Software Apps are not the only thing coming out of tech incubators these days. The Bolt Product Incubator in Boston, MA has helped launch over 70 products from innovators in the product / digital tech space. We talk with Chris Quintero about what Bolt looks for in a new product idea, some of their frustrations with US Manufacturing, and how Maker spaces and community tours of factories help spur innovation and product development.
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EPISODE TITLE: Bolt Product Incubator Hub – Chris Quintero
This week we interview Chris Quintero, of the Bolt Product Incubator in Boston, MA. What is an incubator? It is a dedicated space for innovators, inventors, and investors to gather and collaborate on the next great thing. Most are software-based, filled with people at desks typing in code. Bolt is different, in that it helps people with product ideas get them to market. The Bolt Product Incubator has helped launch over 70 products from innovators in the product / digital tech space. Chris Quintero will talk about what Bolt looks for in a new product idea, some of their frustrations with US Manufacturing, and how Maker spaces and community tours of factories help spur innovation and product development.
About our Guest Chris Quintero:
Chris has been with the BPI for six years and graduated from the Georgia Institute of Technology. He has always been an inventor and is also active in the Boston Makerspace events. Currently, Chris is in Lagos, Nigeria launching a coding/tech ecosystem. Nigeria has been ranked as the country with the highest number of impoverished citizens in the world. Kudos to Chris for trying to change that.
Chris Quintero – Bolt Incubator
[00:00:00] Mitch: Welcome to another episode of factor, the future.org podcast. This is Mitch Kennedy, your host, and co-founder of the factory of the future dot Org. Today we’ll be interviewing Chris Quintero of the BOLT in Boston. What is a Seed stage venture capital group? And why focus on hardware and physical products. Let’s find out what’s going on up there.
[00:00:26] Mitch: So welcome Chris. Great to have you on the podcast.
[00:00:32] Chris: So I worked for Bolt, which is a seed-stage venture capital firm, focused on hardware and physical products. And in the past, I’ve been a part of a number of different makerspaces and am familiar with the maker, hackerspace, et cetera stuff.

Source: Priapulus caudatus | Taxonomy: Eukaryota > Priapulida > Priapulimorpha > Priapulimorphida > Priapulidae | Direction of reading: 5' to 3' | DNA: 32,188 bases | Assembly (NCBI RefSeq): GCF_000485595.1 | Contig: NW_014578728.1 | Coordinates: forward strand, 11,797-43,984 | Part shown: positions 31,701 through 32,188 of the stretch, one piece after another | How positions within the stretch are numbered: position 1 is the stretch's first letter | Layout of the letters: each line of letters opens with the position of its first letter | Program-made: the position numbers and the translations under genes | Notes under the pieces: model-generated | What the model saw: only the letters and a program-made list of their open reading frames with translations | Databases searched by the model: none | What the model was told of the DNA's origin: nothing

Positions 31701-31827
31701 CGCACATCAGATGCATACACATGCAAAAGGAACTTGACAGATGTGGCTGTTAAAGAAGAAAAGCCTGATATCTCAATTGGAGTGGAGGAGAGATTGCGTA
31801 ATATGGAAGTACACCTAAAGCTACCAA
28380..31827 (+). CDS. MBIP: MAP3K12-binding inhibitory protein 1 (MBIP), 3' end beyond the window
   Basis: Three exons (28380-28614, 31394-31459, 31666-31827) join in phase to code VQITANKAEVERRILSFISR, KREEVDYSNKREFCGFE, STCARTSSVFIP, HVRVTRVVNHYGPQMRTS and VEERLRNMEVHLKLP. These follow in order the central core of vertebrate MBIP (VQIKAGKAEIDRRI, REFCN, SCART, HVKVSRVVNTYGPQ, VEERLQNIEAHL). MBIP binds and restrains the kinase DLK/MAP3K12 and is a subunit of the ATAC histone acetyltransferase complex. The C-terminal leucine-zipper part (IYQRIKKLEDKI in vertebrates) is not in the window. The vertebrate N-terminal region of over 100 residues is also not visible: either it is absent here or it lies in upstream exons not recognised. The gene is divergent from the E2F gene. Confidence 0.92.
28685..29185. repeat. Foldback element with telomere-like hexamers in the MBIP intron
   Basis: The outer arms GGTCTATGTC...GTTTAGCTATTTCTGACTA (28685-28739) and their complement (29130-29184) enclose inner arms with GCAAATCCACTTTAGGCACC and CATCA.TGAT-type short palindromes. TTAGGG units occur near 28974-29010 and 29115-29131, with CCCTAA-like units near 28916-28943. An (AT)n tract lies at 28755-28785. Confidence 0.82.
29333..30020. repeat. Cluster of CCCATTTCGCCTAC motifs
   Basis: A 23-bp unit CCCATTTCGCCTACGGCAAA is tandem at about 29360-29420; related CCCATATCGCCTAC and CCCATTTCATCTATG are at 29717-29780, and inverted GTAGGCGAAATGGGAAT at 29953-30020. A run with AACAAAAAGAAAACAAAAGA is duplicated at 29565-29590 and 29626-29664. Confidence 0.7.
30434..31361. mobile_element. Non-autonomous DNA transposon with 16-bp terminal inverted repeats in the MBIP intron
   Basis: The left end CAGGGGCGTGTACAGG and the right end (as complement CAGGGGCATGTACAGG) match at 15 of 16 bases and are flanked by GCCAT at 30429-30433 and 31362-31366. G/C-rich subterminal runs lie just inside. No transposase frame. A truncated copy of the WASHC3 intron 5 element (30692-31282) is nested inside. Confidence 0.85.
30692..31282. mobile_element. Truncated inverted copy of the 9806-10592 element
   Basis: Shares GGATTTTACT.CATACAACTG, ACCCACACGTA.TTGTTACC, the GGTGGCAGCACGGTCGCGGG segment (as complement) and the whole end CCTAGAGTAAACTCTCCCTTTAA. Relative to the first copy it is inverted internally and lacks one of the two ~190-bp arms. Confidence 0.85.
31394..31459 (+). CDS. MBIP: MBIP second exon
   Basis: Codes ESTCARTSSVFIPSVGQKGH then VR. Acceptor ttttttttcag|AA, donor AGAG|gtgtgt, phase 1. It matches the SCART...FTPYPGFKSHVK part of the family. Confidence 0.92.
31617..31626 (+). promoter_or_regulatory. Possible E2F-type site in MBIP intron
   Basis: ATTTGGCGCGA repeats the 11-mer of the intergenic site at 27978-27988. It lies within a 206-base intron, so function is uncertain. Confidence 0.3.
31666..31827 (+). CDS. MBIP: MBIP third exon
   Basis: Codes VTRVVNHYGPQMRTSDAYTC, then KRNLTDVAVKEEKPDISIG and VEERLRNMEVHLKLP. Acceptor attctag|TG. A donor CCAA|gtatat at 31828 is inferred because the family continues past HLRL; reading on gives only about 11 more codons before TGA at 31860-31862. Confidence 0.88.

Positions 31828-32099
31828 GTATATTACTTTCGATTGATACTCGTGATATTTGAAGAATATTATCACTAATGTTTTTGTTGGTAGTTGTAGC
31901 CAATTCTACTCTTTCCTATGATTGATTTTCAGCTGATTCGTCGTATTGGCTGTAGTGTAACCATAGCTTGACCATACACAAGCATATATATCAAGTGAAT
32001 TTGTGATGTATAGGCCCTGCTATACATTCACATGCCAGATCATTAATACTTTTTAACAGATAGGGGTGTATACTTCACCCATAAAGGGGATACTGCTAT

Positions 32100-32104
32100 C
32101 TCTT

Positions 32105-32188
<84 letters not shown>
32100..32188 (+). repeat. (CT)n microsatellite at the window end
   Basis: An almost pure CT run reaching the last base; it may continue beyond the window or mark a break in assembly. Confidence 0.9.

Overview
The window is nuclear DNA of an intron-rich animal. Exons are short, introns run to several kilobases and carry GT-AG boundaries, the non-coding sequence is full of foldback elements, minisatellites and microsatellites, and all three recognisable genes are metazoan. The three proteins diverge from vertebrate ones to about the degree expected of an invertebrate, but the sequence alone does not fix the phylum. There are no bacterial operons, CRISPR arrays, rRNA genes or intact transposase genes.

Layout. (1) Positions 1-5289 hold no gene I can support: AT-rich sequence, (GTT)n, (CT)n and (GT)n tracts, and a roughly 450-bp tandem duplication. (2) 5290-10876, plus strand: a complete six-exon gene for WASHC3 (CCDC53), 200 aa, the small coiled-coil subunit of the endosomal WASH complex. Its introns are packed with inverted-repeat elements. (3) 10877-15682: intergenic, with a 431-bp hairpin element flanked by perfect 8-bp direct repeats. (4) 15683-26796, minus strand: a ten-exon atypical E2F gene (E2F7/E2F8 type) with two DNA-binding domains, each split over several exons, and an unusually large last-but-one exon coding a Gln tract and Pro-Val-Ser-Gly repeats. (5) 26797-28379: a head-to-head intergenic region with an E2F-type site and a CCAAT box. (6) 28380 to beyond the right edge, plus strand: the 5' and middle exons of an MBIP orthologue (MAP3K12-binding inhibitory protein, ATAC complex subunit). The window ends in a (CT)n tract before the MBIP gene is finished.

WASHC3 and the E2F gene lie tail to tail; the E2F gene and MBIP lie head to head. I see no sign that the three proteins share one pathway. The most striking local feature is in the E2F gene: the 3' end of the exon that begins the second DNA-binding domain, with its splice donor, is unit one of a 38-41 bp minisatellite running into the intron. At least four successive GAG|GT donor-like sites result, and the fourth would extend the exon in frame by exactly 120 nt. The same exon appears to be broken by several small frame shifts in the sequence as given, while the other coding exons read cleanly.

[00:00:46] Chris: We invest in early-stage companies that build physical products. So at any time, we have two to six companies co-located with us and our engineering. And our fabrication shop and we’ll invest in them and then spend the next eight, 12 months doing product development and getting them to their first manufacturing run and hiring extra engineers and building out their technical team.
[00:01:09] Chris: And then often they’ll raise maybe their first seed round of two to $3 million, get their own office. And move out. And so we have an office here in Boston and then another office in San Francisco that does the same thing.
[00:01:21] Mitch: So it’s like an incubator, but you’re actually helping fund them too.
[00:01:25] Mitch: So it’s even like a next generation incubator. Sure.
[00:01:30] Chris: Yeah. Yeah. It’s like a venture capital fund, but we don’t just give them money. We also are really hands-on. And you don’t just sit on the boards but have like engineers that sit alongside their engineers and help them out.
[00:01:42] Mitch: That’s really cool.
[00:01:43] Mitch: It’s fun. A lot of fun. Are you doing a lot of cleantech and green technologies? Are you focused on what are you focused on?
[00:01:51] Chris: It’s going to be it’s about half between B2B and consumer electronics. Mostly within the connected devices space. So companies aren’t necessarily selling physical products, but they’re building businesses enabled by connected physical.
[00:02:06] Chris: So in the consumer space one of the companies does a wifi-connected pet feeder. I have an iPhone app that set schedules and feeds your business. There is centered around pet food. The connected pet theater just enables you to send them food on subscription exactly when they need it. So they don’t have this bunch of stock and also it’s fresh instead of sitting in a warehouse for you.
[00:02:29] Chris: Or like another company more than the B2B space makes these digital tip jars for credit cards. So to tip your barista a dollar or $2, it’s a fixed amount. You just dip your card in and out, and then they’ll charge. Charge you about. Wow. Or there are more industrial companies, one’s more like the weather data and analytics space.